We do a ton of pre-trip research, looking for a region’s typical foods and where we can find good representations of them. To generate ideas and create a list of foods and restaurants, we contact friends and family (and their friends) who live or hail from that region; we check out that area’s local food blogs and newspapers online; we ask local contacts on Twitter and Facebook; we skim through food forums like eGullet and Chowhound and sometimes regional guidebooks. However, we’re always willing to push the planning aside to pursue one really convincing recommendation from a perfect stranger in a local market, and inevitably we add to our list once we’ve arrived in a place and start noticing trends and talking to more people. It’s not a perfect science, and we’ll never claim to put forth an exhaustive list. In many cases, we hope to revisit regions and keep adding content in the future.

For us to identify a food as regional, it must meet one of the following criteria:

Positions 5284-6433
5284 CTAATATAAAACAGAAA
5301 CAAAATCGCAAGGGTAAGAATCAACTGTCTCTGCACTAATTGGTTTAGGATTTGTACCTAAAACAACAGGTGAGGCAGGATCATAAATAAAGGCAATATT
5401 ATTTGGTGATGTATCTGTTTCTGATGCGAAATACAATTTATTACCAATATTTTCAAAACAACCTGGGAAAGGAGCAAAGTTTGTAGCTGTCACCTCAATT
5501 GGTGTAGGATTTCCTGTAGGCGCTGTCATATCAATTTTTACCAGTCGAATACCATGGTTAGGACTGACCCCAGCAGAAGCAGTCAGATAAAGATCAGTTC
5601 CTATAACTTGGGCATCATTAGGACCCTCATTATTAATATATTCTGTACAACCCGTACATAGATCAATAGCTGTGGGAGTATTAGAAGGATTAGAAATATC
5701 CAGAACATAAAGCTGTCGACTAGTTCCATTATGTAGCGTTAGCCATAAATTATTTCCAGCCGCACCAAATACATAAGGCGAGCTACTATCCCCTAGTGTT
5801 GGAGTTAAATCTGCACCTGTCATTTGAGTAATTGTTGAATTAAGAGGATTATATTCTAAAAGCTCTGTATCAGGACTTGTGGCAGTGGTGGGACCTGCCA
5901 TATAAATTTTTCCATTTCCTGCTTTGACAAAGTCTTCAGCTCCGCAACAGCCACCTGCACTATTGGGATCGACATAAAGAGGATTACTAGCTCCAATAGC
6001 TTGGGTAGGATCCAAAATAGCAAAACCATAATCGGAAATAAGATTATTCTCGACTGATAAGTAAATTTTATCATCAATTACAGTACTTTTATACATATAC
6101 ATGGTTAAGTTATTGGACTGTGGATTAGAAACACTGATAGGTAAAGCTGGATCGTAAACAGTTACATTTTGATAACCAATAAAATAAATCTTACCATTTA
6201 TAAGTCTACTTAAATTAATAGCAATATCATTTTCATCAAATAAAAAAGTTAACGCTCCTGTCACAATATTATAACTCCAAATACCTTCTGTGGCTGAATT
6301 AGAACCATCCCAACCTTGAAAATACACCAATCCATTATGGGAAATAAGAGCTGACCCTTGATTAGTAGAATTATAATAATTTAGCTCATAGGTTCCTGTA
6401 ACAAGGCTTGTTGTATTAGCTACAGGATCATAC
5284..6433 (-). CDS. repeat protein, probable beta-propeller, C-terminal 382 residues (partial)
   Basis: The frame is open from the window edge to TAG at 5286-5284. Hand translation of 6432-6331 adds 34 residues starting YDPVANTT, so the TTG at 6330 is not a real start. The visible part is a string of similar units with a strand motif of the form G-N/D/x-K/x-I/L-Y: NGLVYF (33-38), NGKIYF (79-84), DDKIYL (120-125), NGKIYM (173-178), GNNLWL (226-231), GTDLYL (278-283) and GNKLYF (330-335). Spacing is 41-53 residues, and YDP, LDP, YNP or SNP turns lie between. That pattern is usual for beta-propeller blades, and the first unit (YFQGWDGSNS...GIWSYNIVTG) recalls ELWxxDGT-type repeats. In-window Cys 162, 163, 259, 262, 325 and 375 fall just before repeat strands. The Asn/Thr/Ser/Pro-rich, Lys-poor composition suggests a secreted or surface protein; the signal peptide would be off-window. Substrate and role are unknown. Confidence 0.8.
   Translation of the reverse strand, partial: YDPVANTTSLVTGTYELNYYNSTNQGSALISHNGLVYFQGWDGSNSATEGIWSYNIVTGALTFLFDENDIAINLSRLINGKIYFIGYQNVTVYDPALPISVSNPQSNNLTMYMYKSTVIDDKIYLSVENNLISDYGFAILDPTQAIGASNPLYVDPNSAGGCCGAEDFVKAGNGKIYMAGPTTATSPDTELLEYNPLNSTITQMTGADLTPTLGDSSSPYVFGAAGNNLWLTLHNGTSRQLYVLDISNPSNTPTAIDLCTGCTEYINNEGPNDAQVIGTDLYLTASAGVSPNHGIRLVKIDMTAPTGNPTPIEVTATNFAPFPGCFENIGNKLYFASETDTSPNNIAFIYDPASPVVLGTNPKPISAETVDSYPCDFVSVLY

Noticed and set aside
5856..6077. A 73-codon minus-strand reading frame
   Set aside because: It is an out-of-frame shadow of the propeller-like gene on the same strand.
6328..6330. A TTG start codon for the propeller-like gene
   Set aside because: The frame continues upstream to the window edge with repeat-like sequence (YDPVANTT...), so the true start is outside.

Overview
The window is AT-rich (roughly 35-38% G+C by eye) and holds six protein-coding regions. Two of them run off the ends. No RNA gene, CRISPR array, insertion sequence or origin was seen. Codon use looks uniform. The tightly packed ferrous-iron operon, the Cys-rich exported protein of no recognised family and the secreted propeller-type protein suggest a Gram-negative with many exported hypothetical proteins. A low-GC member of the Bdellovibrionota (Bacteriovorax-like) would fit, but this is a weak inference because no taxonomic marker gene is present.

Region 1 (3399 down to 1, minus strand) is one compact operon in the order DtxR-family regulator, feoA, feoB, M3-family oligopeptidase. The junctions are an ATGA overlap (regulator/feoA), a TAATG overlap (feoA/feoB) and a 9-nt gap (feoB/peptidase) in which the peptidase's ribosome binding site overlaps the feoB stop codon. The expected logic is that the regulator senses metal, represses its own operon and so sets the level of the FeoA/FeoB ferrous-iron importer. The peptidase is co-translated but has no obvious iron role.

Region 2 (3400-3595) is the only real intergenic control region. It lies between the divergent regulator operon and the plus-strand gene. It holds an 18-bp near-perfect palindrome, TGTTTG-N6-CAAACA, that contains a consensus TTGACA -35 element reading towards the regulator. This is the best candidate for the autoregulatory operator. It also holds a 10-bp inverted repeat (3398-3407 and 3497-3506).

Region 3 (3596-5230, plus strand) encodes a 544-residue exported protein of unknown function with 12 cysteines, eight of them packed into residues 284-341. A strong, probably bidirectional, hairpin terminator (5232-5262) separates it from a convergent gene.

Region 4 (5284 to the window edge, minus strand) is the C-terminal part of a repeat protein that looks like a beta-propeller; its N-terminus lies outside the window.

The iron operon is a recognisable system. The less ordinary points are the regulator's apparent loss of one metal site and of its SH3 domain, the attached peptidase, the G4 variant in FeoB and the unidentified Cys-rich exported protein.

1. It is native to that place, or concocted there.
  2. If not actually invented there, it is traditional to that place (i.e., historically eaten there, perhaps because the place was settled by immigrant group A two decades ago, or because a dish has long been served by a local institution so as to become a part of the area’s culinary landscape).
  3. It is locally grown, harvested, sourced, or crafted—what we call a locavore food/drink. For smaller cities, we will often feature one dish that highlights a bunch of locally sourced ingredients from a very locavore-centric restaurant. This allows us to showcase foods that are healthy, sustainable, and literally of that region’s earth. (For now we are not doing this for large cities in which the locavore options are too numerous to easily simplify this way.) This category also applies to area vineyards, breweries, and brewpubs.

A bit less scientifically put: When you think of City A, what foods/drinks do you (or should you) think of? And if you lived in City A, what would you tell visitors they had to eat while in town because it is so distinct to that area?